Construction Terminology Cheat Sheet
Rhino Design Build put this “cheat sheet” together for anyone who wants to know what words mean what. We build and remodel homes in Alamo Heights, Terrell Hills, San Antonio and Bexar County.
*Do you have a construction term that you need defined? Post a comment with your question and I’ll get back to you.
A/C – An abbreviation for air conditioner or air conditioning.
Allowance(s) – A sum of money set aside in the construction contract for items which have not been selected and specified in the construction contract. For example, selection of tile as a flooring may require an allowance for an underlayment material, or an electrical allowance which sets aside an amount of money to be spent on electrical fixtures.
Apron– A trim board that is installed beneath a window sill.
Attic vents – Allow the heat in the attic to escape.
Baseboards – The Trim at the bottom of a wall where it meets the floor.
Blocking – Small wood pieces to brace framing members or to provide a nailing base for sheetrock.
Casing– Wood trim molding installed around a door or window opening.
Caulking– (1) A flexible material used to seal a gap between two surfaces e.g. between pieces of siding or the corners in tub walls. (2) To fill a joint with mastic or asphalt plastic cement to prevent leaks.
Contractor – A company licensed to perform certain types of construction activities. In most states, the generals contractor’s license and some specialty contractor’s licenses don’t require of compliance with bonding, workmen’s compensation and similar regulations. Some of the specialty contractor licenses involve extensive training, testing and/or insurance requirements.
There are various types of contractors:
• General contractor – responsible for the execution, supervision and overall coordination of a project and may also perform some of the individual construction tasks. Most general contractors are not licensed to perform all specialty trades and must hire specialty contractors for such tasks, e.g. electrical, plumbing.
• Remodeling contractor – a general contractor who specializes in remodeling work.
• Specialty contractor – licensed to perform a specialty task e.g. electrical, side sewer, asbestos abatement.
• Sub contractor – a general or specialty contractor who works for another general contractor.
Crown molding– A molding used on cornice or wherever an interior angle is to be covered, especially at the roof and wall corner.
Design Build – An entity that is responsible for designing the dwelling and also builds it.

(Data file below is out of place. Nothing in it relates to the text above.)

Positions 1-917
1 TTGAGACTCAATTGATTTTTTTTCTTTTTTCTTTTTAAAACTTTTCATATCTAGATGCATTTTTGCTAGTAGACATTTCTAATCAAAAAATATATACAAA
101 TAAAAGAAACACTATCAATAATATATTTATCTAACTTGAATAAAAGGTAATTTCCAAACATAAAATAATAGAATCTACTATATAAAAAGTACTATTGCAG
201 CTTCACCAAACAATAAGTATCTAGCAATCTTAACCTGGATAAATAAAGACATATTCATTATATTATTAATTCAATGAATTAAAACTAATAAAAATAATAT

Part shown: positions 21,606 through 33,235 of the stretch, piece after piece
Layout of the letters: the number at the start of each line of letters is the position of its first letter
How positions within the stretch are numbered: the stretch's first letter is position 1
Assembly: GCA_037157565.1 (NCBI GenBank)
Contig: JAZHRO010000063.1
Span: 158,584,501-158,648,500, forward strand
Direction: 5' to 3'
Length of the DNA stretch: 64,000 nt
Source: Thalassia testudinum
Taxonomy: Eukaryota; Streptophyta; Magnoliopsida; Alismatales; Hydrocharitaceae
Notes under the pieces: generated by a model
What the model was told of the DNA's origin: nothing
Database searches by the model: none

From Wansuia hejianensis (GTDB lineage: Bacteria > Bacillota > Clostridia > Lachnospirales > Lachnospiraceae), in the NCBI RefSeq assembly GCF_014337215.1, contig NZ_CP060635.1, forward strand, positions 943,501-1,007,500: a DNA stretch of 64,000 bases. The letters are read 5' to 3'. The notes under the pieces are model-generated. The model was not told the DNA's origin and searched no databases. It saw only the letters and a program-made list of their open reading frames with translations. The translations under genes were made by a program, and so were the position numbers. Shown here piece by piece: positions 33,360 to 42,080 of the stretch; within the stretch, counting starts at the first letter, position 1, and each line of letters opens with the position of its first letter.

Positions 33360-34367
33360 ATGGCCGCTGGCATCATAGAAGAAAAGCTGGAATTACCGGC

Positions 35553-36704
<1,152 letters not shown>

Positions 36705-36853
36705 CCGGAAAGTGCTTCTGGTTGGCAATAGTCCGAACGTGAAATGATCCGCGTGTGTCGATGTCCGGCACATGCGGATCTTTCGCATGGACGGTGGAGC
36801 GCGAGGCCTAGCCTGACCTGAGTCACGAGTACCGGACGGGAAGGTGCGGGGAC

Drywall – A manufactured panel made out of gypsum plaster and encased in a thin cardboard. Usually 1/2″ thick and 4′ x 8′ or 4′ x 12′ in size. The panels are nailed or screwed onto the framing and the joints are taped and covered with a ‘joint compound’. ‘Green board’ type drywall has a greater resistance to moisture than regular (white) plasterboard and is used in bathrooms and other “wet areas”.
Ducts– The heating system. Usually round or rectangular metal pipes installed for distributing warm (or cold) air from the furnace to rooms in the home. Also a tunnel made of galvanized metal or rigid fiberglass, which carries air from the heater or ventilation opening to the rooms in a building.
Easement– A formal contract which allows a party to use another party’s property for a specific purpose. e.g. A sewer easement might allow one party to run a sewer line through a neighbors property.
Elevation – Shown in a set of Architectural drawings, it is the view from the front and sides of the home or building.
Fascia – Horizontal boards attached to rafter/truss ends at the eaves and along gables. Roof drain gutters are attached to the fascia.
Flatwork– Common word for concrete floors, driveways, basements, and sidewalks.
Floor plan – Shown is a set of Architectural drawings, it shows the layout of the home or building (bedrooms, bathrooms, living rooms, kitchen, etc)
Flue – Large pipe through which fumes escape from a gas water heater, furnace, or fireplace. Normally these flue pipes are double walled, galvanized sheet metal pipe and sometimes referred to as a “B Vent”. Fireplace flue pipes are normally triple walled. In addition, nothing combustible shall be within one inch from the flue pipe.
Foundation – The supporting portion of a structure below the first floor construction, or below grade, including the footings.
Framing – Lumber used for the structural members of a building, such as studs, joists, and rafters.